How cell diversity and pattern are generated during tissue development is a long-standing question. Graded signals, often referred to as morphogens, have been suggested to provide the positional information that organizes gene expression and cellular differentiation in many tissues (Grimm et al., 2010; Ibañes and Izpisúa Belmonte, 2008; Lander, 2007
). The textbook explanation for their activity is that an extracellular concentration gradient of the morphogen establishes distinct levels of signaling in responding cells and thereby regulates target genes in a concentration-dependent manner (Wolpert et al., 1998
). In this view, the pattern of cellular differentiation is a direct and causal readout of a concentration gradient. However, recent studies challenge this idea. First, it is unclear whether a gradient can be sufficiently reliable and precise to pattern a tissue (Bollenbach et al., 2008; Gregor et al., 2007; Kerszberg and Wolpert, 2007; Manu et al., 2009a
). Second, evidence from several systems indicates that tissue patterning can take place in the absence of a stable gradient of a morphogen (Harfe et al., 2004; Nahmad and Stathopoulos, 2009; Ochoa-Espinosa et al., 2009
). Finally, in addition to the levels of signal, the duration of signaling can contribute to patterning (Ahn and Joyner, 2004; Dessaud et al., 2007; Harfe et al., 2004; Pagès and Kerridge, 2000
One tissue where these issues are particularly relevant is the vertebrate central nervous system. Here, Sonic Hedgehog (Shh) protein, emanating from the ventrally located notochord and floor plate, forms a gradient (Chamberlain et al., 2008
) that is responsible for subdividing the ventral neuroepithelium into five neural progenitor domains, each of which generates distinct neuronal subtypes (Jessell, 2000
) (A). In vitro, increasing concentrations of Shh ligand or increasing levels of Gli activity, the intracellular transcriptional effectors of Shh signaling, induce successively more ventral neural fates (Dessaud et al., 2007; Ericson et al., 1997; Stamataki et al., 2005
). In addition, however, neuronal subtype identity depends on the duration of Shh signaling. Accordingly, more ventral neural progenitor identities require longer durations of Shh signaling (Dessaud et al., 2007; 2010
). In vitro studies suggest that cells respond to ongoing exposure to Shh through an adaptation mechanism in which cells become desensitized to Shh (Dessaud et al., 2007
). An important question arising from these studies is how progenitors transform dynamic changes in Shh signaling into spatial patterns of gene expression.
Comparison of Spatial and Temporal Dynamics of Intracellular Shh Signaling and Ptch1 Protein
The transcriptional network acting downstream of Shh signaling might offer an answer to this question. Roles in the refinement and elaboration of patterning have been identified for the transcriptional circuits engaged in other tissues patterned by morphogens (Davidson, 2010; Davidson and Levine, 2008; Jaeger and Reinitz, 2006; Manu et al., 2009a; Xu et al., 2005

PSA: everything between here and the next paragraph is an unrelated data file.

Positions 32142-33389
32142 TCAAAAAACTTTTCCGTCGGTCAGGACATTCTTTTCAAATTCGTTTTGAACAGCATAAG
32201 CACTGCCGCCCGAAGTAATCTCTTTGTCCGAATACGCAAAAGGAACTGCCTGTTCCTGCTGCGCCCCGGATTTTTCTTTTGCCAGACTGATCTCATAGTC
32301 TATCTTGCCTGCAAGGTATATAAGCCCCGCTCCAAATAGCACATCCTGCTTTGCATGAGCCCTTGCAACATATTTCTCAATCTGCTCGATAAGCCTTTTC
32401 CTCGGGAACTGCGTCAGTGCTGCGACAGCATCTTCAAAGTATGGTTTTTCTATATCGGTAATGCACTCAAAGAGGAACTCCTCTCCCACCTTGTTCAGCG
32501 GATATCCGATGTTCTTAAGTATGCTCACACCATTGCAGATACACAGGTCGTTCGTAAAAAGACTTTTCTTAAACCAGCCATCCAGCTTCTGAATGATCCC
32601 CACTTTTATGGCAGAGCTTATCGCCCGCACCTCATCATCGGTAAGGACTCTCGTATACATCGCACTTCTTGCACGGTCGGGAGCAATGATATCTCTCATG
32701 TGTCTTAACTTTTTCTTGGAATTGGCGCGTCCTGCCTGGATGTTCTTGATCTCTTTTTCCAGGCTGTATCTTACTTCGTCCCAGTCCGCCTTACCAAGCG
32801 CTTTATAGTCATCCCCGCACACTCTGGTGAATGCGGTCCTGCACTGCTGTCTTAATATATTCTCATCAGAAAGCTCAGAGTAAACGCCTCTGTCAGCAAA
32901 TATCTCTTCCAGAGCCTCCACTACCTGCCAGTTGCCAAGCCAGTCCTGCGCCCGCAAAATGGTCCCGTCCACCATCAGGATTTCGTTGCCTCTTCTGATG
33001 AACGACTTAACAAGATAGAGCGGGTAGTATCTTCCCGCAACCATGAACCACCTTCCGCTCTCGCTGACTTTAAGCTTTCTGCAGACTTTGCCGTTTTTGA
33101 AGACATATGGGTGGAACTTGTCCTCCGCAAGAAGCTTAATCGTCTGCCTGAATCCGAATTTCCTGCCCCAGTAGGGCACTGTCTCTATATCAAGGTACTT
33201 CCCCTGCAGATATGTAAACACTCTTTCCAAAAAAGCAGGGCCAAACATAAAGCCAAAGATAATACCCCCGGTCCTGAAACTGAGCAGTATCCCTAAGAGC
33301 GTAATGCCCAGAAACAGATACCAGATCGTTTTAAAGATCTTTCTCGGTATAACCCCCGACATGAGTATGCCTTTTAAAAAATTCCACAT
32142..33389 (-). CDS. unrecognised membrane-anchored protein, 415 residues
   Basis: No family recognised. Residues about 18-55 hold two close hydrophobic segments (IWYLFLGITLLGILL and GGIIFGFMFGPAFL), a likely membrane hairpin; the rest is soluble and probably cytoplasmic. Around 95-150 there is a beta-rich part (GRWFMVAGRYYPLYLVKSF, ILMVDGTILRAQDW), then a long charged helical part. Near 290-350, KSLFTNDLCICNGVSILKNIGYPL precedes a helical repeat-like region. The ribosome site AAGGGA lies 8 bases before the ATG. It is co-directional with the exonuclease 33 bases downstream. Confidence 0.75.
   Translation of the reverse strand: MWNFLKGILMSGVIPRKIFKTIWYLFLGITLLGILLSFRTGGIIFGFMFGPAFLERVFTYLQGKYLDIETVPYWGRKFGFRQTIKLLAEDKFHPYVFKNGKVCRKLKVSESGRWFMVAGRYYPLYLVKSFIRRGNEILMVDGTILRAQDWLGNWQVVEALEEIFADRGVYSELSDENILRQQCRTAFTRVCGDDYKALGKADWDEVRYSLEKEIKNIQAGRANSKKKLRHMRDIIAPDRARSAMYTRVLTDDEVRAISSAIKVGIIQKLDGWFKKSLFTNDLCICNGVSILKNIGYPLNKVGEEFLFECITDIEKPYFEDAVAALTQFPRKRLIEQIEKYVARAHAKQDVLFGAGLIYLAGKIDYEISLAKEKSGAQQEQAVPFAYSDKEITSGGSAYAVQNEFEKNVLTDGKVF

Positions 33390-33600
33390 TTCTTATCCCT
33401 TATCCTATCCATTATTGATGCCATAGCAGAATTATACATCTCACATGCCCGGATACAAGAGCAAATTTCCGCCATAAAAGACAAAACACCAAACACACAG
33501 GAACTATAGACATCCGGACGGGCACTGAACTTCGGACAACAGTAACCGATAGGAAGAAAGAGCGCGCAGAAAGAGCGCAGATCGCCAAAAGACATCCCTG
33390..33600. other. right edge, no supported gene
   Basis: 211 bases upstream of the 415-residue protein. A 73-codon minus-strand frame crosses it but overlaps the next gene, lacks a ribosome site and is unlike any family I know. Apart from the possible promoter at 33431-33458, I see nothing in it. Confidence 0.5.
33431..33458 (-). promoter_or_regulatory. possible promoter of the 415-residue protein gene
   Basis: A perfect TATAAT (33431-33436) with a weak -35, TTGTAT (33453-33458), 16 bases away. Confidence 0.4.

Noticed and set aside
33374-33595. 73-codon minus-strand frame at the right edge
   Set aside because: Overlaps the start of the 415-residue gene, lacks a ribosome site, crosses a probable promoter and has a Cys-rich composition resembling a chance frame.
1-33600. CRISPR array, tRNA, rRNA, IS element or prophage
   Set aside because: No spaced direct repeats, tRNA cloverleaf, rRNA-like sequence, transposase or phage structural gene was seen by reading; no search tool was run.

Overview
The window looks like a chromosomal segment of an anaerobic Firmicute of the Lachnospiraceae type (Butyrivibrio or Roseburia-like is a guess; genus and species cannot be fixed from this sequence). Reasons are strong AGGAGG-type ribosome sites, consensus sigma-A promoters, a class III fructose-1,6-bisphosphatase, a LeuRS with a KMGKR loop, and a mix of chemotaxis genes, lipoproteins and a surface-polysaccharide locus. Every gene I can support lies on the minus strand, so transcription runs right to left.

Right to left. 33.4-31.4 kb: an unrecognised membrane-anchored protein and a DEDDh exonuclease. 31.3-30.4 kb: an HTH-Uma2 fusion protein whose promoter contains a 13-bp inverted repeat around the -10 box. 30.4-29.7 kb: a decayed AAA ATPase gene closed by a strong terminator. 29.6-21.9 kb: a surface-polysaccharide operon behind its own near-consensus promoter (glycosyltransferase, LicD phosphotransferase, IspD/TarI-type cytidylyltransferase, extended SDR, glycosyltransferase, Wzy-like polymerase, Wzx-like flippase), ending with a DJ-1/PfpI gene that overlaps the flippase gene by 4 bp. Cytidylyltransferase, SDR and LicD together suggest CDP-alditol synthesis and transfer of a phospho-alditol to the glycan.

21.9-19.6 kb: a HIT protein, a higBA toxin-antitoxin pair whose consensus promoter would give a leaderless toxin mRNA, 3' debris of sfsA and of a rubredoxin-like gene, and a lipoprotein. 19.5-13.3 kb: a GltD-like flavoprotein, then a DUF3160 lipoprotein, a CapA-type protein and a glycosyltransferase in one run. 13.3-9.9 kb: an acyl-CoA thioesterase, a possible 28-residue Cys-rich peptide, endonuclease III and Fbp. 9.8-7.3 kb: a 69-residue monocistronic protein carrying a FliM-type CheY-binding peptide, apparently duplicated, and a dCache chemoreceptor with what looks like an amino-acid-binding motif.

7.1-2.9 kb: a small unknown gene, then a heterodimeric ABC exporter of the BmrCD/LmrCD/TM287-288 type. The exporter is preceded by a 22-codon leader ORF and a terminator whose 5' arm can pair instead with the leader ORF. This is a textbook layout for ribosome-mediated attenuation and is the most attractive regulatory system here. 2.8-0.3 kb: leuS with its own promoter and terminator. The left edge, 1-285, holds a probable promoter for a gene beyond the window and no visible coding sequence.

). Within the neural tube, three transcription factors, Pax6, Olig2, and Nkx2.2, which identify three spatially distinct ventral progenitor domains, are controlled by Shh signaling (Briscoe et al., 1999; Ericson et al., 1997; Novitch et al., 2001
) (A). Importantly, the final position of the boundaries of the p3 and pMN progenitor domains is regulated, at least in part, by cross repression between these factors (Briscoe et al., 1999, 2000; Ericson et al., 1997; Novitch et al., 2001
). Moreover, these transcription factors have been suggested to modulate the level of Shh signaling in responding cells as the neural tube is patterned (Lek et al., 2010
). Together, these studies identify an important role for the transcriptional circuit in refining the pattern of gene expression in the neural tube, but it leaves unresolved the question of how different levels and durations of Shh signaling control appropriate gene expression in responding cells. Furthermore, the in vivo temporal-spatial profile of Shh signaling and how this produces stable gene expression patterns are unclear.
Here, we use an in vivo reporter of Gli activity to determine the dynamics of Shh signaling in the neural tube, and we provide in silico and in vivo evidence that the regulatory logic of Pax6, Olig2, and Nkx2.2 transcriptional circuit is responsible for interpretation of the Shh signaling gradient. Strikingly, the design of the transcriptional circuit explains both the temporal and graded response to Shh signaling. In addition, it appears to render cells insensitive to transient increases in Shh signaling and produces hysteresis, providing cells with a memory of the signal. Together, these data indicate that the morphogen response of neural cells to Shh is an emergent property of a transcriptional circuit and suggest general principles that are likely to be relevant for morphogen interpretation in many developing tissues.